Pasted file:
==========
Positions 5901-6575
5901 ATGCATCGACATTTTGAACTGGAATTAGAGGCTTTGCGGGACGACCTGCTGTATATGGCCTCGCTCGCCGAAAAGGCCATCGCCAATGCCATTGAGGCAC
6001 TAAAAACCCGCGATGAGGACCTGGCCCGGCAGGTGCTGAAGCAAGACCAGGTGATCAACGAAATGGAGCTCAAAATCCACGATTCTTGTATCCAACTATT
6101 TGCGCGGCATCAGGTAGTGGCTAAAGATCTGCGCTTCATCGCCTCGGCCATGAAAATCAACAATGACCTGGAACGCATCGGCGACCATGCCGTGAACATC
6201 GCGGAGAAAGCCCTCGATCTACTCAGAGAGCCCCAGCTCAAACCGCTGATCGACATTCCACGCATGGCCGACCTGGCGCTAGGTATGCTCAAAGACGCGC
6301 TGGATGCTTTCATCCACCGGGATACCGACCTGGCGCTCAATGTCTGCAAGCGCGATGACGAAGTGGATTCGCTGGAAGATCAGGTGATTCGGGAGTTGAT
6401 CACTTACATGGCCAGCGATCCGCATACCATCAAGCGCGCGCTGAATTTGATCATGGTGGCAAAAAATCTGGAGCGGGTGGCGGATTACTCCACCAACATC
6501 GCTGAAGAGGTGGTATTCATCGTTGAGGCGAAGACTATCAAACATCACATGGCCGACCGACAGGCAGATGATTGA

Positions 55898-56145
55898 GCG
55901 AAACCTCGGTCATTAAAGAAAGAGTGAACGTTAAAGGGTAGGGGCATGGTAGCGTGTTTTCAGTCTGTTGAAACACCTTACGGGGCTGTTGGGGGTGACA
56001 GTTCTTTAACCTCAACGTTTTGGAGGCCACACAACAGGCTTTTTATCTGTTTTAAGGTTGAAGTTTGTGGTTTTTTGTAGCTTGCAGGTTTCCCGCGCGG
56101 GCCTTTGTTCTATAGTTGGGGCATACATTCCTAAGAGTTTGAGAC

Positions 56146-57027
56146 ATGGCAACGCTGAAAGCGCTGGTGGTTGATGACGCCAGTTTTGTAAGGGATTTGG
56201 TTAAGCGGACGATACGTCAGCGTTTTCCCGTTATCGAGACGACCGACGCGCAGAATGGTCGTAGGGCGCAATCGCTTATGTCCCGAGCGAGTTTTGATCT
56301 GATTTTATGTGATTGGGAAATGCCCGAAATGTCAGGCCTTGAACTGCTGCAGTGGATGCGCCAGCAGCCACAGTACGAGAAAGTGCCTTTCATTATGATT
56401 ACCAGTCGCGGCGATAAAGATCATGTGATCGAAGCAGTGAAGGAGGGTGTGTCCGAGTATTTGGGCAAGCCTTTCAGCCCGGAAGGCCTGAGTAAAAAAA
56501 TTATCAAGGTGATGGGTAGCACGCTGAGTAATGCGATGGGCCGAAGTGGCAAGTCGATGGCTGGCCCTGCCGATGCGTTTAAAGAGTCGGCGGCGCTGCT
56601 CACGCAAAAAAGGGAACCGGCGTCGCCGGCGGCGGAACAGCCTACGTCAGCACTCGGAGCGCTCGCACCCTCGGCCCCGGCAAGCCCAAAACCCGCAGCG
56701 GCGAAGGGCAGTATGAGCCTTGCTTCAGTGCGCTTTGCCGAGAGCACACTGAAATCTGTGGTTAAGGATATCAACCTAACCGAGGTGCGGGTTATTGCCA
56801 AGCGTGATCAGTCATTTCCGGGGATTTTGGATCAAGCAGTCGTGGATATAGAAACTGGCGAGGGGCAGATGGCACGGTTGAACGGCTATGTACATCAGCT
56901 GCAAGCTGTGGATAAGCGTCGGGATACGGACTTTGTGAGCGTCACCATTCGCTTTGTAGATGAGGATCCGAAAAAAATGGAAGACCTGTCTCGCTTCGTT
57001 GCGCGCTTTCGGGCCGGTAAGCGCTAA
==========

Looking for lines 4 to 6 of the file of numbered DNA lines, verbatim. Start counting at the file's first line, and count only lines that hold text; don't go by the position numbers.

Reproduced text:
6101 TGCGCGGCATCAGGTAGTGGCTAAAGATCTGCGCTTCATCGCCTCGGCCATGAAAATCAACAATGACCTGGAACGCATCGGCGACCATGCCGTGAACATC
6201 GCGGAGAAAGCCCTCGATCTACTCAGAGAGCCCCAGCTCAAACCGCTGATCGACATTCCACGCATGGCCGACCTGGCGCTAGGTATGCTCAAAGACGCGC
6301 TGGATGCTTTCATCCACCGGGATACCGACCTGGCGCTCAATGTCTGCAAGCGCGATGACGAAGTGGATTCGCTGGAAGATCAGGTGATTCGGGAGTTGAT